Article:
Readers' Poll: The 10 Best Weezer Songs - Rolling Stone
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Readers’ Poll: The 10 Best Weezer Songs

Your favorite tracks from Rivers Cuomo and Co., from “Say It Ain’t So” to “Hash Pipe”


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Weezer are on the verge of emerging from a four-year hiatus with their new album Everything Will Be Alright in the End. It's their first record with producer Ric Ocasek since The Green Album in 2000, so expectations are very high. As we await the new tracks, we asked our readers to select their favorite songs from Weezer's long history. Unsurprisingly, 80 percent of the tracks in the Top 10 come from the first two Weezer albums. They set a very high standard for themselves very early on. Click through to see the results. 

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10. “The World Has Turned and Left Me Here”

Rivers Cuomo and Weezer drummer Pat Wilson wrote "The World Has Turned and Left Me Here" about a year before they even started the band. The title pretty much sums up the theme of the song: It's about a super depressed guy struggling with the aftermath of a breakup. It follows "No One Else" on The Blue Album and Cuomo says that is no coincidence. "'No One Else' is about the jealous obsessive asshole in me freaking out on my girlfriend," he said. "'The World Has Turned and Left Me Here' is the same asshole wondering why she's gone." It's impossible to guess just how many teenagers in the 1990s blasted this song after a tough day and thought "this sums up my life perfectly," but it's probably in the millions. The song sat dormant for years and years until the group finally resurrected it on the Memories tour where they played their first two albums in sequence. It never failed to make nostalgic 1990s kids squeal with delight. 

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9. “My Name Is Jonas”

Only the most devoted Weezer fans know the name Jason Cropper. He was their original guitarist and he spent a year in the band before he left right before the recording of The Blue Album. According to multiple reports, he's legally forbidden from talking about the details of his departure, though their relationship couldn't be that strained judging by the fact he attended Rivers Cuomo's wedding in 2006. His most enduring legacy is the acoustic guitar intro to "My Name Is Jonas," which is the first thing you hear on the first Weezer record. It's a goofy tune supposedly inspired  by Lois Lowry's novel The Giver, which features a character named Jonas, who declares at one point "my name is Jonas." The song has opened up many a Weezer show and the fans scream along to every word, even though few people have any idea what they mean.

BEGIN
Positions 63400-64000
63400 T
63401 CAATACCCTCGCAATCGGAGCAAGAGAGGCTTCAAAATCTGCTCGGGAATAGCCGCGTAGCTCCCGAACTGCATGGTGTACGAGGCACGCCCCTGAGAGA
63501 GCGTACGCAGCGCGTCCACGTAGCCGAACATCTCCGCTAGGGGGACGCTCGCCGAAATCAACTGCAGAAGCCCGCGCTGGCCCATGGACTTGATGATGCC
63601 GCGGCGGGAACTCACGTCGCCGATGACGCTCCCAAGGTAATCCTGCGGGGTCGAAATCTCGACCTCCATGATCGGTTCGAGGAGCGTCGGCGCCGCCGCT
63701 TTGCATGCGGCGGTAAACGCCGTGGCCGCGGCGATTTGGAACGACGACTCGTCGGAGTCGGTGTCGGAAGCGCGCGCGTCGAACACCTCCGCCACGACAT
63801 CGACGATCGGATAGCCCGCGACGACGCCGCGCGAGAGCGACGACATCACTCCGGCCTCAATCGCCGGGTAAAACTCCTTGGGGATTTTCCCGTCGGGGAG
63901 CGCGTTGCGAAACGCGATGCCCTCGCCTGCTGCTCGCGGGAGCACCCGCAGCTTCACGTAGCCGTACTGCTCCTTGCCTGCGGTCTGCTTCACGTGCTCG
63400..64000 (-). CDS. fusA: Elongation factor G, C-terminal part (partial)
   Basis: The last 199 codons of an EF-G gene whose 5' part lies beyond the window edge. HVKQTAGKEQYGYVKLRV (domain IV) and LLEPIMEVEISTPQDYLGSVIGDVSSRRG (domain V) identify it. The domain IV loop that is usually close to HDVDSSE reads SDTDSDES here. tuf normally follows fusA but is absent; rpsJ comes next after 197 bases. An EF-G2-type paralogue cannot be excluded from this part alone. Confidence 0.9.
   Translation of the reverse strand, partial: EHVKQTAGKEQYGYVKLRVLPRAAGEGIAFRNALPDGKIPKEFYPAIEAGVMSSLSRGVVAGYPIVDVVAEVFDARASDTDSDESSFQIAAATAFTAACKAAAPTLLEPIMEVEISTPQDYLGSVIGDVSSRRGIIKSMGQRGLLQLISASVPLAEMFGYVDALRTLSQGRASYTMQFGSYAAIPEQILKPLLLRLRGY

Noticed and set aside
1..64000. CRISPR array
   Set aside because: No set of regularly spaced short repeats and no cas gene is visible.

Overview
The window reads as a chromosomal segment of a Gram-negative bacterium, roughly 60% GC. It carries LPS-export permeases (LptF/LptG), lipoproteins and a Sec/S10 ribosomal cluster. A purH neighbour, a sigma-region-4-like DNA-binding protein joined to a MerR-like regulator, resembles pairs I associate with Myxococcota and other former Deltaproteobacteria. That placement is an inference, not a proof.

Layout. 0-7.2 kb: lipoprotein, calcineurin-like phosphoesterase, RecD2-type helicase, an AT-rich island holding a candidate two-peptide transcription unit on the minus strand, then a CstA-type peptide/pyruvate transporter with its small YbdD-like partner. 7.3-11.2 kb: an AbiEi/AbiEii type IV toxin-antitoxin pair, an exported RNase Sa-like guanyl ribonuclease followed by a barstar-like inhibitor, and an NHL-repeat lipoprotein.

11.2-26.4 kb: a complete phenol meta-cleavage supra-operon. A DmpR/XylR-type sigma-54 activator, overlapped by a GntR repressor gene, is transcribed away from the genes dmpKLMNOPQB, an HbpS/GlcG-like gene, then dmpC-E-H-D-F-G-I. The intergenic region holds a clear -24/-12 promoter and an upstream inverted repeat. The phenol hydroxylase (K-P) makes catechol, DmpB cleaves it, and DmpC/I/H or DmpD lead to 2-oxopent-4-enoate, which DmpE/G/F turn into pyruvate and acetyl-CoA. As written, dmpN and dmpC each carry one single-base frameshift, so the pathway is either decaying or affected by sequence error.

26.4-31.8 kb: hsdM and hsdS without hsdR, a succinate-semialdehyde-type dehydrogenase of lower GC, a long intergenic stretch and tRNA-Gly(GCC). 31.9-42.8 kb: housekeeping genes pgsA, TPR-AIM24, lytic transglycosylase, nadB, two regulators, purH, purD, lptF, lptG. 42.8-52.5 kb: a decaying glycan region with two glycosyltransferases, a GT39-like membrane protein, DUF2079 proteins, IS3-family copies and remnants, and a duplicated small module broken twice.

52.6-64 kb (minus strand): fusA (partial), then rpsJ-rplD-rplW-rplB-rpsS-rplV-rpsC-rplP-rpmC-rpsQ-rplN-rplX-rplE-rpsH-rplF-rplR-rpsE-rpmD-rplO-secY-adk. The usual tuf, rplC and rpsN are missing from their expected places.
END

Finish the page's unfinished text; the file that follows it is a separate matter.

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8. “Island in the Sun”

At the turn of the millennium, not many people were predicting a Weezer comeback. The group had been completely off the grid since they essentially disbanded after the commercial failure of Pinkerton in 1996. But Rivers Cuomo still had a lot of songs in him, and the group wisely teamed up with The Blue Album producer Ric Ocasek for their third album. He helped them craft a group of sunny songs that touched a nerve with old school Weezer fans and a younger generation just learning about the group. The album's second single, "Island in the Sun," became a huge radio and MTV hit. The group even reunited with "Buddy Holly" director Spike Jonze for the video. To this day, it remains a highlight of their live show. 

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7. “Across the Sea”

Just one year after Weezer exploded with The Blue Album, Rivers Cuomo became disenchanted with fame and enrolled Harvard, moving into a dormitory and retreating from the spotlight. "I was craving mental stimulation for about a year and a half leading up to that point, being on the road," he told Rolling Stone.  "I was driving around in a van or tour bus and playing the same 10 songs every night." He became very isolated and lonely at school and one day he got a letter from a young female fan in Japan. It touched him deeply and he wrote the Pinkerton track "Across the Sea" about the experience, though some of the lines come off as a little creepy these days, especially "I wonder how you touch yourself and curse myself for being across the sea." Cuomo never contacted the fan and it's unclear if she even knows what she inspired.